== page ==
20 CFR 404.356 and 404.1112
Where an insured worker is survived by a spouse who was "living in the same household" with her at the time of her death but who neither paid the burial expenses nor filed application for the lump-sum death payment, and application authorizing payment of the lump sum expenses, held, under section 202(i) of the Social Security Act, the lump-sum death payment may be made only to, and upon application by, the surviving spouse without regard to the burial expenses, unless such spouse should die before receiving payment.
W, a fully insured worker, died June 20, 1964, survived by her husband, T. The couple married in 1954 and had been living together in the same household when W died. Funeral arrangements were made jointly by H, the sister of W, and by T. It was agreed that H was to pay all burial expenses except that which might be payable as the lump-sum death payment. On November 10, 1964, H, having paid all but $200 of the burial expenses, filed application for the lump-sum death payment and, in accordance with the provisions of section 202(i) of the Social Security Act, she authorized the Social Security Administration to make direct payment of the lump sum to the funeral home through which the burial expenses had been incurred. Although T had inquired as to payment of the lump-sum benefit, no application was completed by him and his present whereabouts is unknown.
Section 202(i) of the Act, as amended, provides in pertinent part that upon the death of an individual who died fully or currently insured, an amount equal to three times such individual's primary insurance amount, or an amount equal to $255, whichever is smaller, shall be paid in a lump sum to the person, if any, determined by the Secretary to be the widow or widower of the deceased and to have been living in the same household with the deceased at the time of death. If there is no such person, or if such person dies before receiving payment, then such amount is to be paid in the following order:
To the funeral home, for unpaid burial expenses incurred by or through such home. This may be paid to the funeral home if, within 2 years after the date of the worker's death, application is filed by a person who assumed responsibility for the payment of all or part of the burial expenses. If nobody assumes such responsibility within 90 days after the date of the worker's death, payment of such amount may be made directly to the funeral home on its own application.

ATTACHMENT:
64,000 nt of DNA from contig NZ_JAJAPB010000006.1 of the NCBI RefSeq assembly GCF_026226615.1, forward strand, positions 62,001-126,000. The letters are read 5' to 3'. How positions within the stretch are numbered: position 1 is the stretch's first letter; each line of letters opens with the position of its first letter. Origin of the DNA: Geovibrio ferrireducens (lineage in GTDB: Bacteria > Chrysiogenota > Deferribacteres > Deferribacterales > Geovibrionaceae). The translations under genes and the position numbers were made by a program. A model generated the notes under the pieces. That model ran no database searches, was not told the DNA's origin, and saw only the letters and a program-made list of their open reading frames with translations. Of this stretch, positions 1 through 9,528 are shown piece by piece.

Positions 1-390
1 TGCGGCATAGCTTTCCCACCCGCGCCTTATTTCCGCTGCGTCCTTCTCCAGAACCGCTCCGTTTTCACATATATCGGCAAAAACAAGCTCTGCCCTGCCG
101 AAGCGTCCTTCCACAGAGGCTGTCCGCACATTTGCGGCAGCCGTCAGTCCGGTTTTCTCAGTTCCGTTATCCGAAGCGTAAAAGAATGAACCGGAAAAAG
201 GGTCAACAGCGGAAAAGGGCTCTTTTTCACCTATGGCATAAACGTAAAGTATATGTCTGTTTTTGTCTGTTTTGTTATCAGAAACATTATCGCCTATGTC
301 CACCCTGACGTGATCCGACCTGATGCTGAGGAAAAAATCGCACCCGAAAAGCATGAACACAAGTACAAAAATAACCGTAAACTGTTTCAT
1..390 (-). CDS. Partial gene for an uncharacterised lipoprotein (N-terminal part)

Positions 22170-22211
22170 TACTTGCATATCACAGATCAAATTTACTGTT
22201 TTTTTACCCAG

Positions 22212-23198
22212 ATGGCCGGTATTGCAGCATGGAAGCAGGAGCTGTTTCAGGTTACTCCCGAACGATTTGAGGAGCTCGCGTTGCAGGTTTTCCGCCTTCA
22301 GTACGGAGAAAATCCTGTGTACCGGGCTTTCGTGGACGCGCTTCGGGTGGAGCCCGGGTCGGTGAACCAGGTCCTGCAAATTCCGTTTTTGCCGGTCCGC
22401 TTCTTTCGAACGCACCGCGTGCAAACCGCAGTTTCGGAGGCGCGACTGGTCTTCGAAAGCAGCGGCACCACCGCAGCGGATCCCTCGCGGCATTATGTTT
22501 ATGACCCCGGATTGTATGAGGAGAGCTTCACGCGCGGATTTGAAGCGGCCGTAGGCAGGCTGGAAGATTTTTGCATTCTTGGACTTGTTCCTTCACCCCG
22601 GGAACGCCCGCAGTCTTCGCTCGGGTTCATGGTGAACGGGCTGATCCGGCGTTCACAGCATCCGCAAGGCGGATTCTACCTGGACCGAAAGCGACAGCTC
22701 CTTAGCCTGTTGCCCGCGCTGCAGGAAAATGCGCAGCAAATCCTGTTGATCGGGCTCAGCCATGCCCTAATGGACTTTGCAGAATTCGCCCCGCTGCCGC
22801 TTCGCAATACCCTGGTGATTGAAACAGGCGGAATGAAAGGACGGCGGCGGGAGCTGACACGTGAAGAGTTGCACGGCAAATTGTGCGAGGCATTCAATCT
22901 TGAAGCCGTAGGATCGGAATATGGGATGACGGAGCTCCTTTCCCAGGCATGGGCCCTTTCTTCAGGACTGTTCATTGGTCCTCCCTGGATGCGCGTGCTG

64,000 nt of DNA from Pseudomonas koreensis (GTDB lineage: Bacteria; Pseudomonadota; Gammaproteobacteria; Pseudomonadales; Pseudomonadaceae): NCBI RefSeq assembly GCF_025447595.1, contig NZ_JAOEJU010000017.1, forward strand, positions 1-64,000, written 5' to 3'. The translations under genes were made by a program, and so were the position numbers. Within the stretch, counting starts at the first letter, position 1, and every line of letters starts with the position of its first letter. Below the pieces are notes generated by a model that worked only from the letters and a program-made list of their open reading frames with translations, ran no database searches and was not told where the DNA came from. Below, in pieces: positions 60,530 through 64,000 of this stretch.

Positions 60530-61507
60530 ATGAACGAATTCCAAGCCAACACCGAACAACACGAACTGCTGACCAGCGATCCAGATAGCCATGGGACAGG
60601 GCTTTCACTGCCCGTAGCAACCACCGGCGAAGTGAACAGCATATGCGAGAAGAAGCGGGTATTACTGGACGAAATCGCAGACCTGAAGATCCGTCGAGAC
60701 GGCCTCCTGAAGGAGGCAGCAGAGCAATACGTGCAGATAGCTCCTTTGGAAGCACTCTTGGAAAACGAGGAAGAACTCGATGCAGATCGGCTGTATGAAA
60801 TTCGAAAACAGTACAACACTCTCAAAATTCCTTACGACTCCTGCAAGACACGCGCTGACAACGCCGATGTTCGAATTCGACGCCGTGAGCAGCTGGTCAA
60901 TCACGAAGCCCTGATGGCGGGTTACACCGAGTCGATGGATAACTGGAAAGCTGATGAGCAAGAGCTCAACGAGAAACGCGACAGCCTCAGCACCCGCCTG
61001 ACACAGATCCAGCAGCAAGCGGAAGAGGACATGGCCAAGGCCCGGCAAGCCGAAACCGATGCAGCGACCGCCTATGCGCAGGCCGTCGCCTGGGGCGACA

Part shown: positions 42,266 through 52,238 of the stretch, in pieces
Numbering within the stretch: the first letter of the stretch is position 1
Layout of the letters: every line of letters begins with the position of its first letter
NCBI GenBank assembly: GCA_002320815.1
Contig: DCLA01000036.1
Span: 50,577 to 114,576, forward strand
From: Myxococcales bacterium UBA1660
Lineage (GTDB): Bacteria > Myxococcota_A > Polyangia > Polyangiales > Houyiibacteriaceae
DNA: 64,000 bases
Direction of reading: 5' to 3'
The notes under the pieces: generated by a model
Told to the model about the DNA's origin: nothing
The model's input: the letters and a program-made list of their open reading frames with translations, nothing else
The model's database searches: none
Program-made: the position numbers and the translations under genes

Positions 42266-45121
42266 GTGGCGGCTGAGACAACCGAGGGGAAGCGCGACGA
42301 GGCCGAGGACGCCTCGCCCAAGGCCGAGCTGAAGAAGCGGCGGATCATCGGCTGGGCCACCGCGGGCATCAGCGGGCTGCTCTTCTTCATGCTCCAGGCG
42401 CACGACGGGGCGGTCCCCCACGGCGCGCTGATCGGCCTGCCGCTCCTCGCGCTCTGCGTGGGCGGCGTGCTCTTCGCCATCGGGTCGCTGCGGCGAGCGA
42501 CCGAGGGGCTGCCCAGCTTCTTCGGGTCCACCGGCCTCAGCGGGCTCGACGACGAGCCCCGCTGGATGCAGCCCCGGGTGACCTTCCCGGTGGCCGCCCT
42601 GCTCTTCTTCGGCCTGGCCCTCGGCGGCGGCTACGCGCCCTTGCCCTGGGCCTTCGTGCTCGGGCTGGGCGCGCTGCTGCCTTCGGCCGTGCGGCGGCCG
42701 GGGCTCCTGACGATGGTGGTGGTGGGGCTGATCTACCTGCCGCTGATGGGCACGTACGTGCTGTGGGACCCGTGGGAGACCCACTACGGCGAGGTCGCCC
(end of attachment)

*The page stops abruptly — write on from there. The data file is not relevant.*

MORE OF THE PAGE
To the person or persons who actually paid burial expenses of the worker incurred by or through a funeral home.
To the person or persons who actually paid burial expenses of the worker which were not incurred by or through a funeral home, such as expenses of opening and closing the grave and providing the burial plot.
The term "living in the same household" is defined in section 404.1112 of Social Security Administration Regulations No. 4 (20 CFR 404.1112) as follows:
(a) Defined.—A husband and wife were "living in the same household" if they customarily lived together as husband and wife in the same place of abode. The temporary absence of one spouse from such place of abode does not preclude a finding that they were "living in the same household"
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(d) Time When "Living in the Same Household" Had to Exist.—The determination as to whether the parties were "living in the same household" shall be based upon the facts and circumstances as of the time of death of the spouse on whose earnings record a lump-sum death payment is claimed.
From the information supplied by H and T there is no dispute as to the existing marriage between W and T; nor is there any dispute as to their living together in the same household at the time of W's death; nor is there any indication that T has died, even though his whereabouts is unknown.
The questions presented are whether the funeral home may be paid the lump-sum death payment as authorized by H in her application of November 10, 1964, and whether H is entitled to all or any part of the lump-sum death payment on the basis of her application.
Where the evidence establishes, as in this case, that the deceased worker is survived by a spouse who was living in the same household with the worker at the time of death, section 202(i) of the Act is specific in providing that only such surviving spouse of the deceased worker is, upon filing an application, entitled to the lump-sum death payment. Such entitlement is not contingent on the surviving spouse's payment of any part of the burial expenses. In the circumstances present in this case, the lump sum payable solely on the basis of marital relationship and without regard to who paid or might be obligated to pay the burial expenses, and whether or not the funeral home by or through which burial expenses were incurred remains unpaid. If a spouse eligible to receive the lump-sum death payment survives, whether or not he has filed application, payment cannot be made to any other person or to a funeral home, unless such surviving spouse should die before receiving payment.
Accordingly, it is held, that the funeral home may not be paid the lump-sum death payment, nor is H entitled to any part of such payment despite her payment of most of the burial expenses, since the deceased worker is survived by a spouse who was living in the same household with her at the time of her death.
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